Climate change could result in the financial toll of flooding rising by more than a quarter in the United States by 2050 – and disadvantaged communities will bear the biggest brunt, according to new research.
Using data from Fathom’s flood models and by analysing nation-wide property asset data and detailed flood projections, this research forecasts an increase in average annual flood losses by 26.4% from US$32 billion currently to US$40.6 billion in less than 30 years.
Key headlines from this paper include:
- 26% increase in flood damages in 30yrs due to climate change alone. *this is not adjusted for inflation
- This is a problem that can only be solved by adaptation, not mitigation.
- Changes in where & how an increasing number of people will be living by 2050 dwarf the impact of climate change.
- The majority of climate change flood risk is historical flood risk. Our failure to drive that down means we’re already on borrowed time to adapt to the increases.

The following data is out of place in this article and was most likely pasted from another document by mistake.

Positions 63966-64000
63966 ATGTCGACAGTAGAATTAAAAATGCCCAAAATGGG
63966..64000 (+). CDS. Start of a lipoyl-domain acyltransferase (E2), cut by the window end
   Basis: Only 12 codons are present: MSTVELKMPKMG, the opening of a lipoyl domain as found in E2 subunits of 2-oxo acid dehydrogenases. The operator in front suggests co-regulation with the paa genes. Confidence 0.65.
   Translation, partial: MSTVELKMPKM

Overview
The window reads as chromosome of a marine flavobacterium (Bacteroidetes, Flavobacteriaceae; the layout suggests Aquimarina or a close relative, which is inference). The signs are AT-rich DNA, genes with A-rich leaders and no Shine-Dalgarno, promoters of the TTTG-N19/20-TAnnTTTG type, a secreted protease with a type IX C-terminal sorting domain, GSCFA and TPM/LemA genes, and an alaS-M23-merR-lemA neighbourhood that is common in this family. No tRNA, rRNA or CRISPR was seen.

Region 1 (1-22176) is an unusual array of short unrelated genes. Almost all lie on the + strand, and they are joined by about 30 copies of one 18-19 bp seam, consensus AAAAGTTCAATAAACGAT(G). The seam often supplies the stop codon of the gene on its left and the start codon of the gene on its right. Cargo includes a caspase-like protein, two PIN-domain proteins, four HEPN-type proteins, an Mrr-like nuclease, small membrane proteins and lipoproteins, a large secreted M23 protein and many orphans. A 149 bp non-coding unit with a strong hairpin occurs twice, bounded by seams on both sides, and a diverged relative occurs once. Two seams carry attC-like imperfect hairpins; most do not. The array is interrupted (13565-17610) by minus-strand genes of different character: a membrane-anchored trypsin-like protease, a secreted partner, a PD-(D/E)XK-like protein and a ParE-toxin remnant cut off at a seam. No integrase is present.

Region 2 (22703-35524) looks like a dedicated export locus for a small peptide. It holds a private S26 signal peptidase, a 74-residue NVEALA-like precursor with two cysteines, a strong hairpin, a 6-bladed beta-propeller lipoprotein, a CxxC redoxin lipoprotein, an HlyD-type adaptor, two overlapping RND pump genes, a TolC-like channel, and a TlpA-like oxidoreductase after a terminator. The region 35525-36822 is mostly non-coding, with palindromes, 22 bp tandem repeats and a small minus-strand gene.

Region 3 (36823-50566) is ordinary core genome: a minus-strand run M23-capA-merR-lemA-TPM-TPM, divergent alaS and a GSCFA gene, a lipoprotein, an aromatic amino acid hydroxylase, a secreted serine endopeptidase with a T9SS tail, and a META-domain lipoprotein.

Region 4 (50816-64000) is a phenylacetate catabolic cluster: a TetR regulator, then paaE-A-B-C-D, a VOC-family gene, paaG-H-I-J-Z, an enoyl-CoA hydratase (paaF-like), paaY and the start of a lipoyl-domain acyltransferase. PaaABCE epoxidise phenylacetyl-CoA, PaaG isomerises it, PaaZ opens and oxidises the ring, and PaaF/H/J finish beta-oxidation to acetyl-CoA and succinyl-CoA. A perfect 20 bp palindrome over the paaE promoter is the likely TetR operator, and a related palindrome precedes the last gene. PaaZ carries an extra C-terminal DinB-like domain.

- Poorer, whiter communities shoulder the burden of present-day flood risk.
- African-American communities will bear the brunt of climate change-driven risk increases.
“Typical risk models rely on historical data which doesn’t capture projected climate change or offer sufficient detail. Fathom’s sophisticated techniques using state-of-the-science flood models give a much more accurate picture of future flooding and how populations will be affected.
“The mapping clearly indicates Black communities will be disproportionately affected in a warming world, in addition to the poorer White communities which predominantly bear the historical risk. Both of these findings are of significant concern. The research is a call to action for adaptation and mitigation work to be stepped up to reduce the devastating financial impact flooding wreaks on people’s lives.